Fibre Optic Power Meters

As fibre optic networks expand across Australia so does the need for testing equipment. While its easy enough to detect whether there is a break in the line, it can be less easy to detect other faults. Fibre optic power meters measure the signal strength of the light flowing down a fibre optic cable. Fibre optics require carefully calibrated power levels, and too much or too little power can be a problem; using power meters is the first step in ensuring your power levels are correct.

How Fibre Optics Works

In simplest terms, fibre optics works by shooting a laser beam down a glass tube, carrying information at the speed of light. The effective transmission rate is actually only about two-thirds of the speed of light in a vacuum, in part because the light reflects off the interior of the cable, effectively increasing the distance it has to travel. At the far end of the cable, a photosensitive cell picks up the signal and transfers it into electrical impulses.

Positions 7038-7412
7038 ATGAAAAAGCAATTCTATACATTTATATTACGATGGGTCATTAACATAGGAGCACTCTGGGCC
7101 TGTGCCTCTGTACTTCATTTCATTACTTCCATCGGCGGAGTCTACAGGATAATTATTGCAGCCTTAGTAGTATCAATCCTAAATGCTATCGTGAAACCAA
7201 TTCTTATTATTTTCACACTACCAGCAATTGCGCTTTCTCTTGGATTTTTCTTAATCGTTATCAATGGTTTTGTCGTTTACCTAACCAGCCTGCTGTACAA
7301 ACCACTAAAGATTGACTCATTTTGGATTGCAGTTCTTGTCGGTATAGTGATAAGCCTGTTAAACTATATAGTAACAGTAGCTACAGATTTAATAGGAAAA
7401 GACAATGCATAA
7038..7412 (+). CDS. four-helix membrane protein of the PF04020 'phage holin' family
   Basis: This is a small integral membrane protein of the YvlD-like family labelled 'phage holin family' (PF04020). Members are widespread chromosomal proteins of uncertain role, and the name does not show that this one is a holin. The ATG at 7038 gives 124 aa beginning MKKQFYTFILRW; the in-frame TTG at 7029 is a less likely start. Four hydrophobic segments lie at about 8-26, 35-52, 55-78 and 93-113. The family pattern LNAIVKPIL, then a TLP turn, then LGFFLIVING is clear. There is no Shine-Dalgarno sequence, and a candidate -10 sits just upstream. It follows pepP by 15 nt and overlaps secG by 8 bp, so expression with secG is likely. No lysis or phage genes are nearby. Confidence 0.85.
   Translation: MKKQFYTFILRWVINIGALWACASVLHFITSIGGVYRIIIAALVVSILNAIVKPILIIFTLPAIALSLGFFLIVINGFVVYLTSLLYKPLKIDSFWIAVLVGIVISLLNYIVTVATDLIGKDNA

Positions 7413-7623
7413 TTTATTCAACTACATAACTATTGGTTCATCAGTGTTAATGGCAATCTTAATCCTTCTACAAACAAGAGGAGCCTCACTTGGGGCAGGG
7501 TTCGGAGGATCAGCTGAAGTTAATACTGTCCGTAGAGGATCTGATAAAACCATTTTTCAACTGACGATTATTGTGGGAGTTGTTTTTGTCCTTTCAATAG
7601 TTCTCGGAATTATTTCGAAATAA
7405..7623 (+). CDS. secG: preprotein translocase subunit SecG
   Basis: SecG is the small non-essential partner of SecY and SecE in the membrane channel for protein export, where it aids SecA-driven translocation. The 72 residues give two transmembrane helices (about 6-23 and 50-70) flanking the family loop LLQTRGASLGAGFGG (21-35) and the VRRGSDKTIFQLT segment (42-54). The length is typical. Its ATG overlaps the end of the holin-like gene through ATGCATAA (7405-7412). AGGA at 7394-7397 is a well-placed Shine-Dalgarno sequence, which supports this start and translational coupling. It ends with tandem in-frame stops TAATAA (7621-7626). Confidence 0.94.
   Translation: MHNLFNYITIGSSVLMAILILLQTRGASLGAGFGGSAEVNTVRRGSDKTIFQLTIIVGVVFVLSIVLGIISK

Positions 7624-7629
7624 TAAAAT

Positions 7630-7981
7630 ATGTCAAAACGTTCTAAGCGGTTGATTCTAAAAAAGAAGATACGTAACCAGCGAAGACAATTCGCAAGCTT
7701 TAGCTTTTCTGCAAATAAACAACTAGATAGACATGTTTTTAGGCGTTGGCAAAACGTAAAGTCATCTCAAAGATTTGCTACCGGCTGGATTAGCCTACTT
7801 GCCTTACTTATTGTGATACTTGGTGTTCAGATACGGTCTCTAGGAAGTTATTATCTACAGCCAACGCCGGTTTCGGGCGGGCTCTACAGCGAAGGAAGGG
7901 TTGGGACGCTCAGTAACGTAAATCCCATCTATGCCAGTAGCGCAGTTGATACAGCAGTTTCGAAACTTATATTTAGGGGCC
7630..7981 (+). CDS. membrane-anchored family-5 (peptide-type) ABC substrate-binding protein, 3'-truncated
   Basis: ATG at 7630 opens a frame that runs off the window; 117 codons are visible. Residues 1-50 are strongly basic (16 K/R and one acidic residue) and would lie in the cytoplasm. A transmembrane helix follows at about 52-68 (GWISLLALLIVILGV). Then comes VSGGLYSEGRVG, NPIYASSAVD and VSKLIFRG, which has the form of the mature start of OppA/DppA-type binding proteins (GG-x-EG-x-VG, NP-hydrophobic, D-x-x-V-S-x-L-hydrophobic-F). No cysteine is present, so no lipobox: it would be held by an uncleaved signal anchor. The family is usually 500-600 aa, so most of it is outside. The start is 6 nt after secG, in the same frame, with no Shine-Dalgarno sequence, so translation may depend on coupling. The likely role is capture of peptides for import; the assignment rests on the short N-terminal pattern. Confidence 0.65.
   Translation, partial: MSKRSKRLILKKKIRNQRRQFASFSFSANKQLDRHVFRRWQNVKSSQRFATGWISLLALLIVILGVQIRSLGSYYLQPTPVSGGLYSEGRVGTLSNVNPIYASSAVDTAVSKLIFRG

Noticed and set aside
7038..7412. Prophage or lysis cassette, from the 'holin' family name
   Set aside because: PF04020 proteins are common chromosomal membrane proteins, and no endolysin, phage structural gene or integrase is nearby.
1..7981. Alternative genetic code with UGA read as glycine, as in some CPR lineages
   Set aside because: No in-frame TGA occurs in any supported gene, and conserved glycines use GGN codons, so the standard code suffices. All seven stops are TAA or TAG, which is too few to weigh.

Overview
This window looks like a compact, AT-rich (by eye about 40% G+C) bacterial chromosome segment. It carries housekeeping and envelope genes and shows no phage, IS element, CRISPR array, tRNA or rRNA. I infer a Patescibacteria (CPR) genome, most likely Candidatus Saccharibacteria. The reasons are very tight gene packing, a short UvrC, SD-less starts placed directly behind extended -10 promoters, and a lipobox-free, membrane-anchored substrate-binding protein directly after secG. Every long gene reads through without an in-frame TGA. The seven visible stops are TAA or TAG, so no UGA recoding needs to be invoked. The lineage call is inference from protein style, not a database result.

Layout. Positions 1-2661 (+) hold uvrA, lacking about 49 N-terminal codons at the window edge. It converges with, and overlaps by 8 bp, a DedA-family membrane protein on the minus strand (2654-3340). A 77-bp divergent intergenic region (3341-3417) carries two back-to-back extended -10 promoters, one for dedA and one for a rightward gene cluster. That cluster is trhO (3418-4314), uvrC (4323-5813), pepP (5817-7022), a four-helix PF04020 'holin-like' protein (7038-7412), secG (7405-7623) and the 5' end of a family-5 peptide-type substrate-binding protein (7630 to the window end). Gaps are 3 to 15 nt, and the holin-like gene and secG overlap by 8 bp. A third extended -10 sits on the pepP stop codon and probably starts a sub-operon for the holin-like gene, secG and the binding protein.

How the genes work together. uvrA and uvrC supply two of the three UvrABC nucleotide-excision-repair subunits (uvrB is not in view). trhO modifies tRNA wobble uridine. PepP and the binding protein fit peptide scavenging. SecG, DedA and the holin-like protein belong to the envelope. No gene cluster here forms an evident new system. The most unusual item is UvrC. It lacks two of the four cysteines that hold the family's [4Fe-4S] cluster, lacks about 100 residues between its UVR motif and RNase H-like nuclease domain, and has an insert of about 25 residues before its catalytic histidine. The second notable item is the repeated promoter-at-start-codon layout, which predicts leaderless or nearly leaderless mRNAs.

Understanding Meters

In many ways, fibre optic power meters are no different from other kinds of meters such as air flow meters, anenometers, electric circuit meters and multimeters. In all cases, you put the meters probe into a current and then measure the currents effect on the probe. Whether the current is originally air, water, light or electricity doesn't matter; the meter converts it to electricity and then measures that.

Using Fibre Optic Power Meters

For most fibre optic power meters all you have to do is connect the meter to the cable with an optical patch cable. Then you calibrate the meter to the right wavelength, and take the reading off the display. Most meters are easy to use, with one button operation once you know the wavelength.

Visual Fault Testers

Once you know you have a problem, the next step is finding it. A visual fault locator works by shining a brighter visible light down the cable so that you can see any faults. Just connect the locator and look for any places the light spills out.